And the leader of the synagogue – it’s his job for his people to help it NOT be complicated for them. To help it be do-able. Possible. Set out with sufficient clarity that they can truck along day by day, within its parameters, knowing that how they’re living is how God wants them to live. Button falls off on the sabbath? Wait till tomorrow to sew it on, and you’re all good.
So is all else chaos? Well, it’s NOT. Which is why this leader of the synagogue winds up looking so ridiculous. Which to be honest, in this story, is actually pretty unfair. Because Jesus wasn’t the ONLY one in the Jewish community of the first century challenging this kind of legalism – it was actually a hallmark of the emergent rabbinical tradition in Judaism generally at this time. That exact kind of passionate and lively debate about the nature of the faithful life, and how the traditions of religion – that rigidity and those rules – could become in effect an idol being worshipped instead of a conduit for real spiritual connection with God.
It wasn’t Jesus, after all, but Rabbi Hillel, roughly his contemporary, who said that faithfulness means simply ‘Love God and Love Your Neighbour’ – and everything else is commentary. Pushing back at the ridiculousness of rigid rules, when they cease helping and start limiting, was then and it remains the best of any religious tradition. That exact wrestling and reorientation and reshaping of religious expression that’s literally embodied in the healing Jesus performs – in which a woman bent over is reshaped right smack bang in the middle of a religious service.
The sad part is, again to put it mildly, it’s not exactly what we’re famous for.
There’s much being written of late about what’s considered to be a growing trend of people who call themselves “spiritual but not religious”. Who live with a sense of spirituality, they feel a connection to God or to an Other who is holy and creative and loving – but who don’t identify with a particular religion or participate in a particular religious community. Spiritual but not religious.
And the phrase itself is often considered pretty much perfectly expressed in that confrontation between Jesus and the leader of the synagogue in our gospel passage. Jesus, with a direct and intimate connection to the holy, responding to a need spontaneously out of simple love of God and neighbour – versus the leader of the synagogue, limited and limiting in his recognition of what’s truly holy by the rules and parameters he enforces in his community.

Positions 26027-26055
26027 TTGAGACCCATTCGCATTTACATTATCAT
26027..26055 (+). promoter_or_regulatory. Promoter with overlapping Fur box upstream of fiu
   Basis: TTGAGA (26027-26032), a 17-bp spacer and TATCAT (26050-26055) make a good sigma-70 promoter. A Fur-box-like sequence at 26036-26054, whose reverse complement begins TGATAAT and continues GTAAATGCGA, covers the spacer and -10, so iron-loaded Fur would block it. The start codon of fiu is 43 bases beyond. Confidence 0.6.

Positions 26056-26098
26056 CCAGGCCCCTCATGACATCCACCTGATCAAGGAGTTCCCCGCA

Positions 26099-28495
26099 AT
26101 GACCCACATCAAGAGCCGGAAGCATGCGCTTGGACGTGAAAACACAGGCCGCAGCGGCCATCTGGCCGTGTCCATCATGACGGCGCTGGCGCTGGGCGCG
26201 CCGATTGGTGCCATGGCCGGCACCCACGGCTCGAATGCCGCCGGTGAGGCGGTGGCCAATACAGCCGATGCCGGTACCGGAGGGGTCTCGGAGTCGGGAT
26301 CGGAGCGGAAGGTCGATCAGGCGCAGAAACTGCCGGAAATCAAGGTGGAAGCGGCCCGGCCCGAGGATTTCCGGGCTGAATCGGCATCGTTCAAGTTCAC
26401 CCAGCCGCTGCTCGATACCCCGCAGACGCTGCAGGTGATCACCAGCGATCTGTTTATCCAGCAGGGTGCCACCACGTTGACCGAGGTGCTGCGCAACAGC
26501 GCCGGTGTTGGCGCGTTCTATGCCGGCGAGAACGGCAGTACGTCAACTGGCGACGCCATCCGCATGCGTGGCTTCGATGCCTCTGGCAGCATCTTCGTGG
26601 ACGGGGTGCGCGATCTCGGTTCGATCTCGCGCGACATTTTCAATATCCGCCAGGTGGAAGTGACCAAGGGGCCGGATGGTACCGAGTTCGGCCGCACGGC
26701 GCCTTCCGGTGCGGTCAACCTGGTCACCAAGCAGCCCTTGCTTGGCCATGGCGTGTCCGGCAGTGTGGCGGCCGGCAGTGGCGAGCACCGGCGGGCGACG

Spirituality… versus religion. And given that perception of what the difference is, it’s no wonder that a great many people nowadays would rather consider themselves spiritual but not religious.
To be honest, though, I think there have always been that many people who considered themselves spiritual but not religious – it’s just that they always went to church or shul or temple anyway because that was the social expectation. So I don’t think it’s a new phenomenon at all, despite what my scholarly colleagues may be writing about it at present, because among other things if I had a nickel for every funeral I’ve presided at for a longtime church member who quite specifically, according to his or her family, had faith but “wasn’t churchy”, well, I’d have quite a lot of nickels.
So I think it’s always been a thing. I don’t think it’s something new and weird, I think the world and the church have always been full of people who’d call themselves spiritual but not religious, and if the world still is – and it seems to be – then to be honest I think the church still kind of is too, though presumably as social norms have given people more freedom to opt out, that’s true to much lesser extent.
But at any rate, in large measure, the reason for that desire to self-identify as spiritual, while at the same time dissociating oneself as far as possible from the “R Word”, of course has everything to do with the understanding of “religious” as being about the kind of rigidity, rules, and regulation that the leader of the synagogue in our gospel story so unattractively embodies. Religious as somehow mindless conformity to archaic teachings that the least breath of logic can shatter. Religious as inherently limited, because it connects to the spiritual through a prism of the collective, rather than one-on-one.
The way, say, Jesus connects to the spiritual. Unlike the leader of the synagogue, embodiment of the R Word.
But here’s the thing. Jesus in this gospel story is actually really quite religious. As opposed to just “spiritual”. Because what he does that day, in healing that woman of her infirmity, he does very carefully and thoughtfully not DESPITE the collectively discerned parameters of religious community, but WITHIN them.